A study published in June 2019 in the BMJ followed 53,553 women and 27,916 men without cardiovascular disease or cancer for eight years. People who increased their total meat consumption by a ½ serving a day were 10 percent more likely to die of all causes during the study period, and red meat, in particular, was associated with a 13 percent greater risk of death during that period.
A study published in May 2017 in the BMJ found that people who ate the reddest and processed meat were 26 percent more likely to die prematurely from all causes than people who rarely or never consumed these foods.
How Replacing Animal Protein With Plant Protein Promotes Longevity
Plant protein tends to be high in fiber, which is filling and can lead people to consume fewer calories and can also help lower cholesterol, says Meredith Price, RD, a plant-based dietitian based in Brooklyn, New York. Fiber is also fermented in the gut, which boosts the production of good bacteria that promote health.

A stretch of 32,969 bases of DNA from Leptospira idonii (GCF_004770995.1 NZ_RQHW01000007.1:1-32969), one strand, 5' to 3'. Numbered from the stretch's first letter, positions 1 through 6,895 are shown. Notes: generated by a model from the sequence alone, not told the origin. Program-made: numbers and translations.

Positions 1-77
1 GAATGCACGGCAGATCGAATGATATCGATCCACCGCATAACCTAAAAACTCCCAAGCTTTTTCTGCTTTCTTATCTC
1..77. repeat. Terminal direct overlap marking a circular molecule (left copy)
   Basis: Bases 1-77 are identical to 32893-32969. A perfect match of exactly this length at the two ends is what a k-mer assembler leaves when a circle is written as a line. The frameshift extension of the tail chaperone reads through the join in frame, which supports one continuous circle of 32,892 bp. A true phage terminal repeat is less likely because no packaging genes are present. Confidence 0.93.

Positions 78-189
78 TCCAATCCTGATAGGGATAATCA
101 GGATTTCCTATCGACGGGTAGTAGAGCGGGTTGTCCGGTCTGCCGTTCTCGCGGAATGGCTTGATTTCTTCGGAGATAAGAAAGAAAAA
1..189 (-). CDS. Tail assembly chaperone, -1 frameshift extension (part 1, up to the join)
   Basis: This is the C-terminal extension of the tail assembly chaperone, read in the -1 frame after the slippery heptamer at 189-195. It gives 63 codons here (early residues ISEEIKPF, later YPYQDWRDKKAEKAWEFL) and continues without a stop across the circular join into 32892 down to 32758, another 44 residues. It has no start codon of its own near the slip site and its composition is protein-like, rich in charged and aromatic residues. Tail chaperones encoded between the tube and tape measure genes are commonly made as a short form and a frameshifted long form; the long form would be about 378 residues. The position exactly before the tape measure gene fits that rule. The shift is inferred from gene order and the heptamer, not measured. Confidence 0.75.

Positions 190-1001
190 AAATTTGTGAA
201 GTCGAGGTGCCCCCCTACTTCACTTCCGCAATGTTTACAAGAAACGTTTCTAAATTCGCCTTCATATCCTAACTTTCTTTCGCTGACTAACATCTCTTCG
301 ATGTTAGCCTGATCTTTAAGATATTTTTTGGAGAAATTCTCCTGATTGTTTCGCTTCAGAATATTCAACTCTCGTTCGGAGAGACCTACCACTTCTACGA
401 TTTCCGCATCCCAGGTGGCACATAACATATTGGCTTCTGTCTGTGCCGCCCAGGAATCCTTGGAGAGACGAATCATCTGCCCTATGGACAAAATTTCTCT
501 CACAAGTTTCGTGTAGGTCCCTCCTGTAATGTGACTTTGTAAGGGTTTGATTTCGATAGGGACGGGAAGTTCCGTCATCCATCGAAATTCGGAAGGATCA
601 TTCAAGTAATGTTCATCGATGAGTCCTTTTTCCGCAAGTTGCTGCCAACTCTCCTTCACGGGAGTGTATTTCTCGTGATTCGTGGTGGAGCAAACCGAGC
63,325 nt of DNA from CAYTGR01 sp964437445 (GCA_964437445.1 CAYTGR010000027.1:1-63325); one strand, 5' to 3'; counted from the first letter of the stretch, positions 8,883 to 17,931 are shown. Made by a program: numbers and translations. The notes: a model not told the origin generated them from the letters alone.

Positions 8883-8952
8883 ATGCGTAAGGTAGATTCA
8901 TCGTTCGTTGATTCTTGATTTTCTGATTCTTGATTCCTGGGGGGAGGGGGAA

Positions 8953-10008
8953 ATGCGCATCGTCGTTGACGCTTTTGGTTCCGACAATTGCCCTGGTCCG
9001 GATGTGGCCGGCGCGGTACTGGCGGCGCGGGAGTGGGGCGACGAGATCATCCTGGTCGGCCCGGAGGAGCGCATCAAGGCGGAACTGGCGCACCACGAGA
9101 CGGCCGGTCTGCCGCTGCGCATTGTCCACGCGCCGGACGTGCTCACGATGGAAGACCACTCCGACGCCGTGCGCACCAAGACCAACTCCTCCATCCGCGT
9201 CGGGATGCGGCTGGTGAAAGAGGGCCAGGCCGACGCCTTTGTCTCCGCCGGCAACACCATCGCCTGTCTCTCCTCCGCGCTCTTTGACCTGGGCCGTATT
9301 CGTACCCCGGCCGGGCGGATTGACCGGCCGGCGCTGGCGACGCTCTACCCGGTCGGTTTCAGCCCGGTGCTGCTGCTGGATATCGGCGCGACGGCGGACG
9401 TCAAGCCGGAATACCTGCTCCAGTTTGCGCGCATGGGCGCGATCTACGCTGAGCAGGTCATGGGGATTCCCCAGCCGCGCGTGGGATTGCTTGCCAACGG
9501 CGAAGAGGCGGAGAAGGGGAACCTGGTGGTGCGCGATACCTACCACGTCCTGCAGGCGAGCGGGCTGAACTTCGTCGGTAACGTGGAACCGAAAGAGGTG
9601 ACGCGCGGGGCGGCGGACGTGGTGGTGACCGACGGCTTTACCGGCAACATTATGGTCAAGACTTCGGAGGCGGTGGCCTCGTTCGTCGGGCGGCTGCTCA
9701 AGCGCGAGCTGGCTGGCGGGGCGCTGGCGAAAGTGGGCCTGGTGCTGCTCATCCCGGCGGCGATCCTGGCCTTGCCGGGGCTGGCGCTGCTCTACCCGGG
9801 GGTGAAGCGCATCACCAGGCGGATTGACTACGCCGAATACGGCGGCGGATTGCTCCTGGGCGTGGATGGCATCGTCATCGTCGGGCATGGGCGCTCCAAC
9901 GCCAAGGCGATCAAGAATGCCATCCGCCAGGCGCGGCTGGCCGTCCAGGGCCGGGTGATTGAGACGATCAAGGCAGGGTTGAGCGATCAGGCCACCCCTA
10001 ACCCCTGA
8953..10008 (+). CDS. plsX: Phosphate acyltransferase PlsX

Beyond this, plant protein is rich in antioxidants that can help prevent or slow the development of many chronic diseases and polyphenols, which have antioxidant properties and have been tied to a lower risk of cancer, Price says. In a review published in August 2016 in Nutrients, researchers noted an association between polyphenols and reduced risk for cancers including breast and colorectal but noted more research is needed.
“Overall, with all of these beneficial compounds found in plant-based proteins, we see reduced inflammation, fewer toxins, reduced blood pressure, and reduced risk of cancer, diabetes, and cardiovascular disease,” Price says.